12

On Ubuntu Precise, I'm low on space in /run:

admin@foo:~$ df -h
Filesystem      Size  Used Avail Use% Mounted on
/dev/sda1        19G  6.6G   12G  38% /
udev             10M  8.0K   10M   1% /dev
none             50M   40M   11M  79% /run
none            5.0M     0  5.0M   0% /run/lock
none            249M     0  249M   0% /run/shm

Should I allocate more? How?

EDIT: Here's my fstab:

admin@foo:~$ cat /etc/fstab
proc            /proc       proc    defaults    0 0
/dev/sda1       /           ext3    defaults,errors=remount-ro,noatime    0 1
/dev/sda2       none        swap    sw          0 0
2
  • Related answer on AU, that presents a workaround using mount in /etc/rc.local. – lgarzo Jan 26 '13 at 20:43
  • @lgarzo: While it seems strange to configure the size in that script, the question and answer you posted to discuss the relatively small size for /run and one guy's way to increase it. Yours is the best answer yet; please make it an answer so I can accept it. – Brian Jan 26 '13 at 21:08
15

In a post on Ask Ubuntu, korrident suggested a possible workaround:

Adding a mount command to the /etc/rc.local file:

mount -t tmpfs tmpfs /run -o remount,size=85M

Make sure that the script will "exit 0" on success or any other value on error. (Excerpt from the file.)

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  • 2
    You can use this command on ubuntu or debian for change size without reboot - mount -o remount,size=2G,noatime /run – James M Jan 3 '18 at 8:54
  • tmpfs "has maximum size limits which can be adjusted on the fly via mount -o remount ...". Also, "tmpfs has three mount options for sizing" where size is "The limit of allocated bytes for this tmpfs instance. The default is half of your physical RAM without swap. If you oversize your tmpfs instances the machine will deadlock since the OOM handler will not be able to free that memory." (kernel.org/doc/Documentation/filesystems/tmpfs.txt) – toraritte Jun 11 '20 at 15:32
4

I do not think that increasing the size of /run is necessary, but in case you do need to increase it try editing your /etc/fstab file. All mountpoints and most partitions are listed there. If your /run partition is a tmpfs(which it should be, at least according to https://askubuntu.com/questions/57297/why-has-var-run-been-migrated-to-run, I would confirm before following these instructions) then you can simply change the fstab line of your /run mount to something akin to the following:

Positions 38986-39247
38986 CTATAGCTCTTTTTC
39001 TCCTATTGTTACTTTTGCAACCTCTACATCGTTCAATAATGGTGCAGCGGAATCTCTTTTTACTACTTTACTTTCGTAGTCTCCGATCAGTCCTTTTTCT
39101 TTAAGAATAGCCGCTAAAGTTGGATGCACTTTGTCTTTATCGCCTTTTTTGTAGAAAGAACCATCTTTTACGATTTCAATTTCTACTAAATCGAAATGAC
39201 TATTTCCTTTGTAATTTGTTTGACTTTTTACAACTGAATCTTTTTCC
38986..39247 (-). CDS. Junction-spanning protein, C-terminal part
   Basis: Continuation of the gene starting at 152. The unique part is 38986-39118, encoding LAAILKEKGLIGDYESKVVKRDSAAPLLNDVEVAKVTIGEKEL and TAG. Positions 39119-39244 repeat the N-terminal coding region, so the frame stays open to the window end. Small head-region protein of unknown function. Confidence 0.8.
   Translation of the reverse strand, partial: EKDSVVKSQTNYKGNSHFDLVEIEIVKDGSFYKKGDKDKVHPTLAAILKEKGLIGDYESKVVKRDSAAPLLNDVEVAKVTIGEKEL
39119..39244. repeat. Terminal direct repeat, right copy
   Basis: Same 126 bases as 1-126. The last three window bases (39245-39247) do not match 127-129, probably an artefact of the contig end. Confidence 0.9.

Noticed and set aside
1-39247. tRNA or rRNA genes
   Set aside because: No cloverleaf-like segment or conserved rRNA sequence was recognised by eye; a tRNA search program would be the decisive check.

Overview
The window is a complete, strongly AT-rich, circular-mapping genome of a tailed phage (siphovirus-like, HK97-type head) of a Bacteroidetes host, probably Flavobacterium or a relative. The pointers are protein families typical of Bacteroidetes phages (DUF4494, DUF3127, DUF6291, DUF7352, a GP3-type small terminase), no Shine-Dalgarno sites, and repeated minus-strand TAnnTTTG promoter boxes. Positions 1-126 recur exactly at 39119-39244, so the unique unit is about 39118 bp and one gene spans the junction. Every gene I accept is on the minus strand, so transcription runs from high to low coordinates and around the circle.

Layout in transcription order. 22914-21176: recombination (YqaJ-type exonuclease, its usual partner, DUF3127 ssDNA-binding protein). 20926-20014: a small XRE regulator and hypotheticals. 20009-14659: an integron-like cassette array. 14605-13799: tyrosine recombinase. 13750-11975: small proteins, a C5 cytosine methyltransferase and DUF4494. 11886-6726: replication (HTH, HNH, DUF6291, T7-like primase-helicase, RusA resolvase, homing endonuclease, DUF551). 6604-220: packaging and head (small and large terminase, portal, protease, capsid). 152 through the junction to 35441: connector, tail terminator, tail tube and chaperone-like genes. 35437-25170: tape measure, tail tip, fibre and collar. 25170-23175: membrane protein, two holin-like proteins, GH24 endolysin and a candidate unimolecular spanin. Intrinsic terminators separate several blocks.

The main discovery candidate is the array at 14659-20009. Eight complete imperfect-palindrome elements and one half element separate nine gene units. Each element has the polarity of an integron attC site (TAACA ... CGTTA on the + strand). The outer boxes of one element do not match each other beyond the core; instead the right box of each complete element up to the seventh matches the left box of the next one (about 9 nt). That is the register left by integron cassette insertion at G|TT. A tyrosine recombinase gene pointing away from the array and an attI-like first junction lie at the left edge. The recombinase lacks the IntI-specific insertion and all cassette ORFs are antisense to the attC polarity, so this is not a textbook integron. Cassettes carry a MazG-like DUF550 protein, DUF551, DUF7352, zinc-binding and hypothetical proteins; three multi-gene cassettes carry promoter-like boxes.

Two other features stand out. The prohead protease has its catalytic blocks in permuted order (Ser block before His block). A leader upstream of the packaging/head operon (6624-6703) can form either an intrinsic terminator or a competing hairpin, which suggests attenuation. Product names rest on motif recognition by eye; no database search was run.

none /dev/shm tmpfs defaults,size=8G 0 0

See how the size is declared right after defaults? Try doing that. You can use megabytes as well by using M:

none /dev/shm tmpfs defaults,size=100M 0 0

Reboot the computer after this and the changes should take place.

Edit: Scratch that, looks like Ubuntu creates the run partition using files in /etc/init and /etc/init.d and not via fstab. You'd have to look through those files and find the mount command that it uses to create run and edit it manually. I don't have a box to test this on right now, but try running this:

find /etc/init* -type f | xargs grep "mount"

OR

find /etc/init* -type f | xargs grep "run"

If it's being mounted via a bash script then this should find the file and line that does the mounting.

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  • 2
    It's not necessary to reboot; you could just do mount -o remount /run. – Michael Hampton Jan 26 '13 at 18:53
  • Wouldn't that most likely fail though? Considering /run is still in use by processes on the system? – Marcos Velazquez Jan 26 '13 at 19:10
  • Possibly, but not very likely. Try it out and see what happens. – Michael Hampton Jan 26 '13 at 19:14
  • I ran into the limit on /run earlier and resized my server before posting this question, so I'm interested to hear what else you might think I could do besides increasing the size of /run. See also the fstab I posted above. – Brian Jan 26 '13 at 19:31
  • This doesn't appear to work - just tried it and it didn't change the size of /run. – user9517 Jan 26 '13 at 19:32
2

Temporary increase tmpfs filesystem

1) Open /etc/fstab with vi or any text editor of your choice,

2) Locate the line of /dev/shm and use the tmpfs size option to specify your expected size,

e.g. 512MB:
tmpfs      /dev/shm      tmpfs   defaults,size=512m   0   0

e.g. 2GB:
tmpfs      /dev/shm      tmpfs   defaults,size=2g   0   0

after then

mount -o remount /dev/shm
0

This doesn't strictly answer the question as asked because this feature wasn't in Ubuntu 12.04, but in case it helps people with similar questions, as of Debian buster or Ubuntu 18.10 you can use the initramfs.runsize= boot parameter; the default is initramfs.runsize=10%, but you might use e.g. initramfs.runsize=20% or initramfs.runsize=128M instead.

This feature was added in response to Debian bug #862013.

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